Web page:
"Less Morata and more Borja Garces."
While most Atletico Madrid supporters are excited about the signing of Alvaro Morata, some fans at the Wanda Metropolitano for Saturday's 2-0 win over Getafe decided to voice their displeasure with their club's January transfer business.
The on-loan Chelsea striker has returned to Spain looking to regain the form that helped Real Madrid win La Liga and the Champions League in 2017, after suffering a desperately disappointing spell at Stamford Bridge.
The club's ultras, known as the Frente Atletico ('Atletico Front'), were the most vocal during the Getafe game, urging head coach Diego Simeone to look to the club's youth players to find a solution to their problems in front of goal.
However, Morata's arrival means first-team opportunities for teenage forwards Borja Garces and Victor Mollejo will remain rare, even accounting for the January departure of Gelson Martins, and potential exit of Nikola Kalinic
The fans are, thus, frustrated by the lack of game time being afforded to homegrown talent, particularly with Diego Costa struggling for fitness and goals – he has netted just once in La Liga this season.
Garces and Mollejo are both products of the club's youth academy, with the latter having arrived in 2010 before working his way through the academy ranks and then into the B team.
Garces followed a similar route after joining in 2016. The pair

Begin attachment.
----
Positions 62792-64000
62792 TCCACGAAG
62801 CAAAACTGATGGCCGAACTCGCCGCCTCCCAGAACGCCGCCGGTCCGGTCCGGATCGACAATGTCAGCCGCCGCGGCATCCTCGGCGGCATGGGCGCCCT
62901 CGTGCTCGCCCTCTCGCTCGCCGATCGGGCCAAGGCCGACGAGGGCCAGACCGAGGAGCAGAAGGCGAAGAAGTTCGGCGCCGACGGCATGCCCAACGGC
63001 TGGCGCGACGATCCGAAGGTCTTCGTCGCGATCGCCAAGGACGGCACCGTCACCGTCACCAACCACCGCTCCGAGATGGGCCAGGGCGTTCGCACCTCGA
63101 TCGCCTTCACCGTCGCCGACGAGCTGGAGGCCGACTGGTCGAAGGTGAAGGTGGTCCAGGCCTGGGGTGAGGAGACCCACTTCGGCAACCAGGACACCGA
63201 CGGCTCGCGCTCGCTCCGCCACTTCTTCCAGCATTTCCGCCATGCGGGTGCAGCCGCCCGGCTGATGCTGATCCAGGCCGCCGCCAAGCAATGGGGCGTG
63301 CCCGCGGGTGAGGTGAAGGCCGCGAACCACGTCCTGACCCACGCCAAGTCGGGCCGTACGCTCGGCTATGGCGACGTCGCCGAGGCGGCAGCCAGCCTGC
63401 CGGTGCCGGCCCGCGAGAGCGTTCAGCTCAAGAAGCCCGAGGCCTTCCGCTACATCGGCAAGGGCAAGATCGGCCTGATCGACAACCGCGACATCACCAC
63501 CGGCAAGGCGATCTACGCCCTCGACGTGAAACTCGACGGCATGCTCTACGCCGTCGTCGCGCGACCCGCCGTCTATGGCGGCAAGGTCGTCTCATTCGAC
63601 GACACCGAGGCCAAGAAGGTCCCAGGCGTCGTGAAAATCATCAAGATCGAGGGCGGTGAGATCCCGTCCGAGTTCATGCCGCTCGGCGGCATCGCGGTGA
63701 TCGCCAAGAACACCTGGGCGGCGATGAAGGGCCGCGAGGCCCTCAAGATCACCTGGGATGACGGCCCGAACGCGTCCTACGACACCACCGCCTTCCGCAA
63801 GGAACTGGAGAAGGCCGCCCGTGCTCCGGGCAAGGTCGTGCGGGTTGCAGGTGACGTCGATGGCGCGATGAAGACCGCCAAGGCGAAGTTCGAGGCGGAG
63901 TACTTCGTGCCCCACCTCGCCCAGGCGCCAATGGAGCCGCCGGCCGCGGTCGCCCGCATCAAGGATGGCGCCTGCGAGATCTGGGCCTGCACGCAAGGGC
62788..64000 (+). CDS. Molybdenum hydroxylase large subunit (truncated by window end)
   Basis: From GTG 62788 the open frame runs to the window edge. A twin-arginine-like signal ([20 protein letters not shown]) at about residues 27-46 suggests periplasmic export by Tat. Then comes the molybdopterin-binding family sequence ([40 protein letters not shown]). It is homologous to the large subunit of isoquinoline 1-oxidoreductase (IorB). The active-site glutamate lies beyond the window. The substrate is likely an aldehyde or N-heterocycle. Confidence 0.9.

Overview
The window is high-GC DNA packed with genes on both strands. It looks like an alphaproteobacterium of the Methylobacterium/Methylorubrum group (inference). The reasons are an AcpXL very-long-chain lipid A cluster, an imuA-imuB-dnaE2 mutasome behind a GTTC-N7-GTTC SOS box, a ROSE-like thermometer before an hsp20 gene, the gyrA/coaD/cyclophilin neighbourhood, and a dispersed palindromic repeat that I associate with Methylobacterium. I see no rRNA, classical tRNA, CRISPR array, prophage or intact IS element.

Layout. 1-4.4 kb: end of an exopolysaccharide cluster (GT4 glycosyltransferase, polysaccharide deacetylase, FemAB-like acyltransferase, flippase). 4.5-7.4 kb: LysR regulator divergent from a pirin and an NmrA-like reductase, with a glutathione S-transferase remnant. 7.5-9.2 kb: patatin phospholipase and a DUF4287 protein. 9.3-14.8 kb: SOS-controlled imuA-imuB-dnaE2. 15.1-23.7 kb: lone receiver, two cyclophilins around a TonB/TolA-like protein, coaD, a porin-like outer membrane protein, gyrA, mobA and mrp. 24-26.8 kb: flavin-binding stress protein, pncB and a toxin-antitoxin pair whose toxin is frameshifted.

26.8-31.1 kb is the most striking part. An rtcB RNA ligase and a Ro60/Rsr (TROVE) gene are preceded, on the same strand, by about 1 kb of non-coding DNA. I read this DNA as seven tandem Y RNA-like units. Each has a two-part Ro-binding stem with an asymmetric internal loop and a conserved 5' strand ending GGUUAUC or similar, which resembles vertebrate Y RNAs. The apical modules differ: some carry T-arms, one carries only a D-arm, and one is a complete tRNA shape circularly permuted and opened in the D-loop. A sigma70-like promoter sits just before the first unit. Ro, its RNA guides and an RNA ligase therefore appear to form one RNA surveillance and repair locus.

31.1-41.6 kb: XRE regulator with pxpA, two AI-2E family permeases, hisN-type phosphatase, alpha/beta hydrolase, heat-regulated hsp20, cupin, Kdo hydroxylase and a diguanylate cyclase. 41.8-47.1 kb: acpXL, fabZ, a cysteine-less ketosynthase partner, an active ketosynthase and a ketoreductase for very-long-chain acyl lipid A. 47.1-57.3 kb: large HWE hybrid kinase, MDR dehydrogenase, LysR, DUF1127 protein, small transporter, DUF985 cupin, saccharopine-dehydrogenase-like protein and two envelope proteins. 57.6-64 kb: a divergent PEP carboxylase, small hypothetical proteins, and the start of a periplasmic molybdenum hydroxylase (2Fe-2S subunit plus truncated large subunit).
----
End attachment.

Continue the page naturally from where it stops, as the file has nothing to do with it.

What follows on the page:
"The fans' opinion should always be respected," Simeone told reporters. "But I look for players who serve the club and the team."
Atleti's most ardent followers, though, would have obviously preferred that the former midfielder didn't sign a forward who is best known for helping bitter rivals Real win La Liga and the Champions League two years ago.
Indeed, Morata hit 20 goals in 43 appearances in all competitions in 2016-17, which remains the most prolific campaign of his career to date.
It was that form which persuaded Chelsea to make the Spain international their club-record signing (£60 million/$79m) 18 months ago but he has failed dismally since then to justify that lofty fee, with a grand total of 24 goals in 72 matches.
It is, therefore, easy to understand why Atleti fans are hardly
Still, those with longer memories will know that this is a homecoming for Morata.
Although he never made a senior appearance in red and white, the striker started out at Atletico, spending three years at the club's youth academy before moving to Getafe and then on to Real, where he made his professional bow.
"The people who know my background and where I come from, know my history and what this means to me," he enthused.
"The past is the past and we can't change it."
He can shape his future, though. Having turned 26 only three months ago, Morata is still young and should be entering the peak years of his career.
He is looking to restart his career in the same city where it all began and, if he can regain his best form, then Atletico fans will soon forget all about his Real links and those now behind him in the pecking order.
It might even lead to a new chant: "More Morata, more Morata!"